Your editor is now a robot

Your editor is now a robot

AI-powered writing assistants are the future

Microsoft, whose once-revolutionary AutoCorrect feature is now a mundane fact of life, has recently entered the competitive field of AI-powered writing tools.

As of March 2020, Microsoft Editor is fully integrated into Microsoft 365. It already boasts Outlook integration and has been available in Word for Mac since early July 2021. 

AutoCorrect – not to be confused with the autocorrect feature on mobile devices, which came later and is AI-generated – came about in the early 1990s. The Microsoft programmer who devised it compiled an extensive list of common spelling and grammatical errors and set about solving them one by one.

“Teh” would automatically change to “the”, accidental capitals would vanish immediately and “could of been” would become “could have been”.

Unlike spell-checking predecessors that depended upon manual inputs, AI-powered writing assistants employ Natural Language Processing (NLP).

NLP draws from the domains of linguistics, computer science and artificial intelligence to produce insights into how computers interact with human language.

Their aim: to program machines to read and understand text in the way that humans do. For instance, NLP might use neural networks – series of algorithms that pick up on the underlying relationships in a set of data through a process that mimics the way the human brain operates. 

Grammarly is checking your tone

Microsoft Editor’s main rival is Grammarly, which has made a name for itself by aggressively marketing its cloud-based service to students and white-collar professionals, the two groups most interested in polishing their prose.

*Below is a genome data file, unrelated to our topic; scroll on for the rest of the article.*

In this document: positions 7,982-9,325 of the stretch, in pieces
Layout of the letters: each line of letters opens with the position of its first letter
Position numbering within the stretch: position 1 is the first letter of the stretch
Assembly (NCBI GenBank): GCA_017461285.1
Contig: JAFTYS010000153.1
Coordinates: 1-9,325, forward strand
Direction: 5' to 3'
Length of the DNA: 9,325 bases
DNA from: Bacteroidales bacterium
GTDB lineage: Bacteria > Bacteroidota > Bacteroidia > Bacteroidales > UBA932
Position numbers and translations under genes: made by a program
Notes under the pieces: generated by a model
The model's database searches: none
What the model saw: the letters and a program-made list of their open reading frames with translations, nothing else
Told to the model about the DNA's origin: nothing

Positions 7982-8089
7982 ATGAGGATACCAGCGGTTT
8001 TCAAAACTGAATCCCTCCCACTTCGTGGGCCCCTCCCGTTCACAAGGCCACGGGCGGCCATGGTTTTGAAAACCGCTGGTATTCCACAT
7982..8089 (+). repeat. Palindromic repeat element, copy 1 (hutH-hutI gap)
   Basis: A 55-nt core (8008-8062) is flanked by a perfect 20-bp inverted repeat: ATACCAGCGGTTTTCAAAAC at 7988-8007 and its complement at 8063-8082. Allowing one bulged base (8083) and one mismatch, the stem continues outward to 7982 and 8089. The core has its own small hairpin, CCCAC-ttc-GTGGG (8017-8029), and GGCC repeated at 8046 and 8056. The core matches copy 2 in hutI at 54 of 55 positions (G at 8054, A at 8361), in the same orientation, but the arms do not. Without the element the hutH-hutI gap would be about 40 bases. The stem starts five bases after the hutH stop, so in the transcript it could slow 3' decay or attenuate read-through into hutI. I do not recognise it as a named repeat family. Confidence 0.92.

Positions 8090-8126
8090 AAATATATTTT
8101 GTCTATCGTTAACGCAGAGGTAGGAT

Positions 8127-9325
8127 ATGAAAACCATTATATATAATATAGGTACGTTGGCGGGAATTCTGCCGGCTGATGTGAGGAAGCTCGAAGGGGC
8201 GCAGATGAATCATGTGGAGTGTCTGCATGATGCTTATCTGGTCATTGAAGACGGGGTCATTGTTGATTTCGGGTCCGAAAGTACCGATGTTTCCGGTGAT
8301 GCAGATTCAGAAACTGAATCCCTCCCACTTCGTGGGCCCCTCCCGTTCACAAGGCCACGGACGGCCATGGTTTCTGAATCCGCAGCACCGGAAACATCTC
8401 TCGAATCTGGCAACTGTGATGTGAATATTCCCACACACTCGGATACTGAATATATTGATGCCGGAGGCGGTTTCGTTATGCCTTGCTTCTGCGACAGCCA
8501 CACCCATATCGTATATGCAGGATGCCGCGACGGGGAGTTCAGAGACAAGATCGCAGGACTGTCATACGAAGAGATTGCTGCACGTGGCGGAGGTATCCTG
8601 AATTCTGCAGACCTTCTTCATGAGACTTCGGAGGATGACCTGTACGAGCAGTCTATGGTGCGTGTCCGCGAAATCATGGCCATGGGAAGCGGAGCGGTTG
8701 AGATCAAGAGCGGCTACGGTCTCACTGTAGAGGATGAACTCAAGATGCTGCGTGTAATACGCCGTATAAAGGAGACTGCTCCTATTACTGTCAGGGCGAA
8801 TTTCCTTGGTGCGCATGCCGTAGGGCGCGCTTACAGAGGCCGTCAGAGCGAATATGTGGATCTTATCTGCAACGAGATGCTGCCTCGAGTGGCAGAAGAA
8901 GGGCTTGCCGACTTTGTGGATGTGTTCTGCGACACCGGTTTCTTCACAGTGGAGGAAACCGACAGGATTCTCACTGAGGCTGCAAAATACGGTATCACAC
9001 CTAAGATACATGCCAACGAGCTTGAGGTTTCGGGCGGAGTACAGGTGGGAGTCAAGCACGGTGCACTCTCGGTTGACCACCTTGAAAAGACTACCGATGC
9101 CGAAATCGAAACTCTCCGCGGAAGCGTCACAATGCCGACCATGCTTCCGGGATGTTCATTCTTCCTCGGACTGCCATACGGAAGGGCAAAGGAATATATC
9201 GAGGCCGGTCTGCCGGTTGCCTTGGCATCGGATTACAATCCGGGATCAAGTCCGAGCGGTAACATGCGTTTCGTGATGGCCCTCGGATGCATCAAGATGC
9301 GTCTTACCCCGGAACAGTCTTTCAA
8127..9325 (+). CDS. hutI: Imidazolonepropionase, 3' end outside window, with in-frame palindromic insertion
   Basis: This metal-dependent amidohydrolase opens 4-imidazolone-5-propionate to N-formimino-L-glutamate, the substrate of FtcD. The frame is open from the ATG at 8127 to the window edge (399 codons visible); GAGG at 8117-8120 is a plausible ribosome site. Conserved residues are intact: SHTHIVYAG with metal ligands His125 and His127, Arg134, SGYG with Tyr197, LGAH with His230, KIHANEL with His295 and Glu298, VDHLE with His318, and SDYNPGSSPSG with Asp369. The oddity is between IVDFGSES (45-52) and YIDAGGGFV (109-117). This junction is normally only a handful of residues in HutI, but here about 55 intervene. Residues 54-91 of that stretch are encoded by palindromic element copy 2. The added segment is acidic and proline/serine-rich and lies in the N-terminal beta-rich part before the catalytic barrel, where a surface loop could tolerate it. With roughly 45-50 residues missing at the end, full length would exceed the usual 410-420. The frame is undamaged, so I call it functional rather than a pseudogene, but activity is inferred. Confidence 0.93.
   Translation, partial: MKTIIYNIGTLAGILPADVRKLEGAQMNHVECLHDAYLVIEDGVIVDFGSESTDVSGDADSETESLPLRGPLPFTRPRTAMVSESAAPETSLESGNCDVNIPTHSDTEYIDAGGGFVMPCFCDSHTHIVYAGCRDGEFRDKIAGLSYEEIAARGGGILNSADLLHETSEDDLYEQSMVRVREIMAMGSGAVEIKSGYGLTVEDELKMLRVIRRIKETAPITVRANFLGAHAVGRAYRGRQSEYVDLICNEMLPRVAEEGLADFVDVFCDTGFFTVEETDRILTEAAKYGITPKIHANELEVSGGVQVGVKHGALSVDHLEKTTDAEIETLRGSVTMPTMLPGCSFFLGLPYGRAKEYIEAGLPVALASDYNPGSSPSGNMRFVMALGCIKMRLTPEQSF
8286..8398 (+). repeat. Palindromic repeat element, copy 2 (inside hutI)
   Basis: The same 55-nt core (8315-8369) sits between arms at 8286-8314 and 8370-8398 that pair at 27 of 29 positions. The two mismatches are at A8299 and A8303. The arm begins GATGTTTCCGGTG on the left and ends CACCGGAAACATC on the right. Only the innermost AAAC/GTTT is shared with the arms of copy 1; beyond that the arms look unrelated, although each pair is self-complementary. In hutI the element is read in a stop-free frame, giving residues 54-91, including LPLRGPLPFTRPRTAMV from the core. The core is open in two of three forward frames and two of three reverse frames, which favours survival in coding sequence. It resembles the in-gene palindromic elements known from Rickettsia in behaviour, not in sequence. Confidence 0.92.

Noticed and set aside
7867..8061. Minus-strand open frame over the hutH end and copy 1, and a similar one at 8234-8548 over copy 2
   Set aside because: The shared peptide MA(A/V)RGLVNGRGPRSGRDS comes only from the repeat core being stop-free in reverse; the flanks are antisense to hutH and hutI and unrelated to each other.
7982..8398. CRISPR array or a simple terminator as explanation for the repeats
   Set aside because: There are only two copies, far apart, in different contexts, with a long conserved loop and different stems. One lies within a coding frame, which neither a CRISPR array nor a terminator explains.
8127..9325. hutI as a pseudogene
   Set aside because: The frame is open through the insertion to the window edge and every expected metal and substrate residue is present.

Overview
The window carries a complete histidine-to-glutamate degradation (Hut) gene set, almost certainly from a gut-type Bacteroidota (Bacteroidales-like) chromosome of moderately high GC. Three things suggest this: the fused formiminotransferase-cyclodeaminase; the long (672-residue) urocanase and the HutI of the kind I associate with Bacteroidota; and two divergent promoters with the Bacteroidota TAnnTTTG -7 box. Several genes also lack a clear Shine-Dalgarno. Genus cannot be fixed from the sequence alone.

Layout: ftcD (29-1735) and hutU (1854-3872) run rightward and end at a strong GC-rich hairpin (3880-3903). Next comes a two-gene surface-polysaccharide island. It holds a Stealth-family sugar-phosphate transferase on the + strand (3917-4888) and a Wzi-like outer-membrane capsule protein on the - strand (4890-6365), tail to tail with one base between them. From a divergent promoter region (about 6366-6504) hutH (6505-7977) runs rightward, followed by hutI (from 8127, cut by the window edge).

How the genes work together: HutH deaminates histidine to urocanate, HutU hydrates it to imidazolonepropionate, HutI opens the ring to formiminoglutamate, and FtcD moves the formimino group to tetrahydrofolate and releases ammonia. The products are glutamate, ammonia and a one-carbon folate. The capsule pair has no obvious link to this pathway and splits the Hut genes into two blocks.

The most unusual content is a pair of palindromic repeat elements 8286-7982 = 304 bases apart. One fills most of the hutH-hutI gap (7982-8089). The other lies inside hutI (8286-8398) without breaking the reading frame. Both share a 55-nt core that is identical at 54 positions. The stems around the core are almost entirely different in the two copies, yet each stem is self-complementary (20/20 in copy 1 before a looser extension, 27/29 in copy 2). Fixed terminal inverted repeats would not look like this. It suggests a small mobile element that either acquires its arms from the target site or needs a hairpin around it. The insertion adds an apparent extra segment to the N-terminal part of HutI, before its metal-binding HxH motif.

The premium tier checks for the following: grammar, spelling, punctuation, clarity and consciousness, vocabulary and plagiarism, offering suggestions and explanations accordingly.

In June 2021, Grammarly released a new set of add-ons for Grammarly Business. Perhaps the most notable is the ability to detect 40 different “tones”. The feature kicks in once you’ve typed 120 characters, displaying an emoji-like image in the lower right-hand corner of your text field.

You might get a target, signifying that your writing is “direct”; a peace sign, meaning it’s “optimistic”; or a praise hands emoji, indicating that you’re coming across as “appreciative” – at least, according to Grammarly’s AI.

During beta, the top tone detected changed frequently; a few keystrokes made the difference between “formal” (a pinstripe suit) and “friendly” (a hug emoji).

For Business clients, the feature is called “brand tones”. Grammarly gives teams the ability to “specify which tones team members should use and which they should avoid”.

They claim that in beta this led to an “average 40% increase in the usage of on-brand tones among team members”. We’ll get to the implications of that in a moment.

Predictive text is here to stay